Freedom of speech can stand against threats

Mitchell Liermann, Reporter

On the morning of Jan. 7, 2015, two armed gunmen attacked the main office of the satirical French magazine, Charlie Hebdo, in Paris. The gunmen killed 12 people and wounded five more before fleeing the scene. They were pursued by police and eventually killed in an ensuing firefight.

The gunmen were Islamic extremists who attacked Charlie Hebdo based on outrage for seeing cartoons depicting the prophet Muhammad in recent issues.

In response to the attacks, thousands of people across the world have rallied in support of Charlie Hebdo, under the slogan “Je suis Charlie” (French for “I am Charlie”). The slogan has become a symbol of freedom of speech and freedom of the press.

The events at Charlie Hebdo are a tragedy, and I will do my best not to make light of them. But it is important to remember that on that day, 12 people were murdered.

Murdered, over cartoons.

Freedom of speech is a right long enjoyed in many Western cultures and that includes the right to criticism and satire. Freedom of speech is not designed to protect popular opinion and make sure no one ever disagrees. It is designed for the exact opposite.

If anytime someone wrote, said, created something and someone else could come along and have it censored for offending them, then freedom of speech has essentially been ignored just because somebody felt like it doesn’t apply to them.

With the creation of the Internet and ever-evolving means of spreading information quickly, it becomes much harder to censor or avoid “offensive” material. The Internet has changed the world into a kind of “open marketplace of ideas,” a metaphor first proposed by John Stuart Mill, who said that ideas should be allowed to compete and be discussed openly and freely.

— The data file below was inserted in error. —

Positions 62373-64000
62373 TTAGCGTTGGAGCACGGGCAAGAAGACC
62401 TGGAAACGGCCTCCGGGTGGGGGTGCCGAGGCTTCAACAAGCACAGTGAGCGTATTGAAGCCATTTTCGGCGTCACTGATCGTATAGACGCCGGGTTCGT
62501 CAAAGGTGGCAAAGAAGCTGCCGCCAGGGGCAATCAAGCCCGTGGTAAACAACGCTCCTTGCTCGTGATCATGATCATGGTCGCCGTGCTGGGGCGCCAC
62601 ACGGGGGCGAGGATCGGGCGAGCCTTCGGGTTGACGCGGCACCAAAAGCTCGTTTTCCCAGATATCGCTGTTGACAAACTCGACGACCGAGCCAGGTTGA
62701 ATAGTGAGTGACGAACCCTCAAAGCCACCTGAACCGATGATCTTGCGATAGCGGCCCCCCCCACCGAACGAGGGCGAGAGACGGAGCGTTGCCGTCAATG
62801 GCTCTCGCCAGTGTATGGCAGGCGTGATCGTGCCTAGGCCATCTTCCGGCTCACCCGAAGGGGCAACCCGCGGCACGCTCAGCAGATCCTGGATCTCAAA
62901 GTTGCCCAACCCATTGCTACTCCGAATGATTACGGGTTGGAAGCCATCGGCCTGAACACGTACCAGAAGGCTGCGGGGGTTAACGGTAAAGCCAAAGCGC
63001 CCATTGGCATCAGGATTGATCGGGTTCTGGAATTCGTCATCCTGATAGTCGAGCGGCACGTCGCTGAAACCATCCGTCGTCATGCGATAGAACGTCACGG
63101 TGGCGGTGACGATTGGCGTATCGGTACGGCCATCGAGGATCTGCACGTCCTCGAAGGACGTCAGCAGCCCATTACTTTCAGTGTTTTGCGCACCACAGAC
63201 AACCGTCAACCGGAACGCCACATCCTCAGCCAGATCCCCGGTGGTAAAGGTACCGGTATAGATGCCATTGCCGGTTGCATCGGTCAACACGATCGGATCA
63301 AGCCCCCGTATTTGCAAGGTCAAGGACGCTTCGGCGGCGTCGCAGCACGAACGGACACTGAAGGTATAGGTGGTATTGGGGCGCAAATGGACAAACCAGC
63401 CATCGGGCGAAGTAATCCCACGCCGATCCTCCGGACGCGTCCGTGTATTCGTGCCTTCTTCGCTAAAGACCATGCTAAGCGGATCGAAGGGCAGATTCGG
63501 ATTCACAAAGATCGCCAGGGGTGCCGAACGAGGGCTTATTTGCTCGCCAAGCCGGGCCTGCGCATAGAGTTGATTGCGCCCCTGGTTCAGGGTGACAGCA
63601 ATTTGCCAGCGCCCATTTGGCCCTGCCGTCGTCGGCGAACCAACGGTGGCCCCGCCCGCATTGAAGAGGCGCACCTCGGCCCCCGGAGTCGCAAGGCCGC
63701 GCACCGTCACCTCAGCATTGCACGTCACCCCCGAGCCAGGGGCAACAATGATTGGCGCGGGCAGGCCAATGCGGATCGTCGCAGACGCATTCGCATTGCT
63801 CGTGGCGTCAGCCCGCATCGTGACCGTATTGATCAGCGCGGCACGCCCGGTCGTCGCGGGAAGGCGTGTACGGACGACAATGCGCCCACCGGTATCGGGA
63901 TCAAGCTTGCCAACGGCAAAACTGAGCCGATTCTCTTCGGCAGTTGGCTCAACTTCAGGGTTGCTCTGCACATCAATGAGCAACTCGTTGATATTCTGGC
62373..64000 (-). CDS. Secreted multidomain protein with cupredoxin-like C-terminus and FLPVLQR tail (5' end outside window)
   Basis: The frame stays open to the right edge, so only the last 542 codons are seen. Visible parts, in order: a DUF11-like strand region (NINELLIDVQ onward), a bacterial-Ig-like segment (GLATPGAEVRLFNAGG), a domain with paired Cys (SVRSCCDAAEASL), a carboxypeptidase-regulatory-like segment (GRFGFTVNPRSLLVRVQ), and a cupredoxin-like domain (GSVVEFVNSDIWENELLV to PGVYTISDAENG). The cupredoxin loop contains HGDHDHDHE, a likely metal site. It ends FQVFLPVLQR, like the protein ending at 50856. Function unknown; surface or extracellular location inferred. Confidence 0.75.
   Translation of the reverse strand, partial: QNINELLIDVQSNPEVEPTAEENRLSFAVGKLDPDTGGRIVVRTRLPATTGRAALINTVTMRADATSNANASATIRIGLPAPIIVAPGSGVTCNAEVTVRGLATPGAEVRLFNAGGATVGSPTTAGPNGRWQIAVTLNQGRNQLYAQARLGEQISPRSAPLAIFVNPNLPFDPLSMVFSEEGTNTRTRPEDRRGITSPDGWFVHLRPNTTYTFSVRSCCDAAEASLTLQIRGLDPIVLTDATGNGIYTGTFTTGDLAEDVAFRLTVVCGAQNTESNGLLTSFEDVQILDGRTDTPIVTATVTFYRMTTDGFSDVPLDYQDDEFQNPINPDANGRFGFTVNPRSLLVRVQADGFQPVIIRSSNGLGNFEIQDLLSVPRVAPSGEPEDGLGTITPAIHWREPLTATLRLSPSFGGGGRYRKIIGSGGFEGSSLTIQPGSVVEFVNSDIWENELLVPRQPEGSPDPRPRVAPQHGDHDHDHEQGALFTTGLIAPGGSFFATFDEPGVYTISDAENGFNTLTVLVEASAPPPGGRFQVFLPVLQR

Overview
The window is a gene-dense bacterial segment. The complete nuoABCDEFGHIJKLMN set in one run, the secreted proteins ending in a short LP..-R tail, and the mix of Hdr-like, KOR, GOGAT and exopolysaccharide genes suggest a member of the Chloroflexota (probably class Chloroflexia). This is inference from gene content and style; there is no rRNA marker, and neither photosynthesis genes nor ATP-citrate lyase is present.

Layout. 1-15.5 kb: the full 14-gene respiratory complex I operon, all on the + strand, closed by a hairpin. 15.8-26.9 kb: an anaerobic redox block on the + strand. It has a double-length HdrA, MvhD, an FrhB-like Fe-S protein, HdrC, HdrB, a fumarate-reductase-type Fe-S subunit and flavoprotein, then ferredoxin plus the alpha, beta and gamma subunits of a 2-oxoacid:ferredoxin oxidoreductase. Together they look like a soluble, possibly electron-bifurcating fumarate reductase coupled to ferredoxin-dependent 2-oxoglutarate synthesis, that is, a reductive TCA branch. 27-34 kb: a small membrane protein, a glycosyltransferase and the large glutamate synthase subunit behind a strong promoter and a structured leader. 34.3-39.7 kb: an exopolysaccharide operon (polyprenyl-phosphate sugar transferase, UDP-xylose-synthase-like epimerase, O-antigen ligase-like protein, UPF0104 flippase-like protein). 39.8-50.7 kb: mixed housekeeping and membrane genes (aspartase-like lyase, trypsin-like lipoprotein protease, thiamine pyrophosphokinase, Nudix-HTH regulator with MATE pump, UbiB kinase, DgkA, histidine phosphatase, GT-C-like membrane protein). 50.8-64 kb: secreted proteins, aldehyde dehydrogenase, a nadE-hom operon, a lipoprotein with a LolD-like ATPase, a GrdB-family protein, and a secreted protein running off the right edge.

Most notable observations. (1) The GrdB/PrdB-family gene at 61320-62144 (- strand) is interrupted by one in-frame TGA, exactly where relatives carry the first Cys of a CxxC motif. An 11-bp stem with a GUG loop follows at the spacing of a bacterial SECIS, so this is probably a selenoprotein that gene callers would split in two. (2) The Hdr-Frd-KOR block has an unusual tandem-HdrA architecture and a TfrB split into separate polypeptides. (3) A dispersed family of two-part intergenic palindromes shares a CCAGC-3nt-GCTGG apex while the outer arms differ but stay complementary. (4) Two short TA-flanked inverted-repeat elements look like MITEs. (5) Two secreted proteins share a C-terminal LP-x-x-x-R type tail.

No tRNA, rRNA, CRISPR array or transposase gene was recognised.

No group or idea can be above criticism, especially in this kind of environment, where information can flow freely. A group that has control over its own criticism can create an environment where its ideas can spread unopposed, no matter how dangerous.

As Tim Wolff, editor of the German satirical magazine Titanic, said in an interview with German news organization DW, “On the personal level, we are scared when we hear about such violence. However, as a satirist, we are beholden to the principle that every human being has the right to be parodied. This should not stop just because of some idiots who go around shooting.”

It is true that there is a constant threat of reprisal for such criticism. But if it only takes threats of violence for major news corporations and governments to decide to start censoring, then any random Joe can threaten anything he decides offends him and have it shut down.

Freedom of speech works both ways. Where there is freedom to criticize, there is freedom to defend or criticize criticism.

But the simple fact is that there cannot be a middle ground when it comes to free speech. As soon as someone says that “freedom of speech is okay, but…,” then the entire thing becomes moot. To make one exception is to make them all.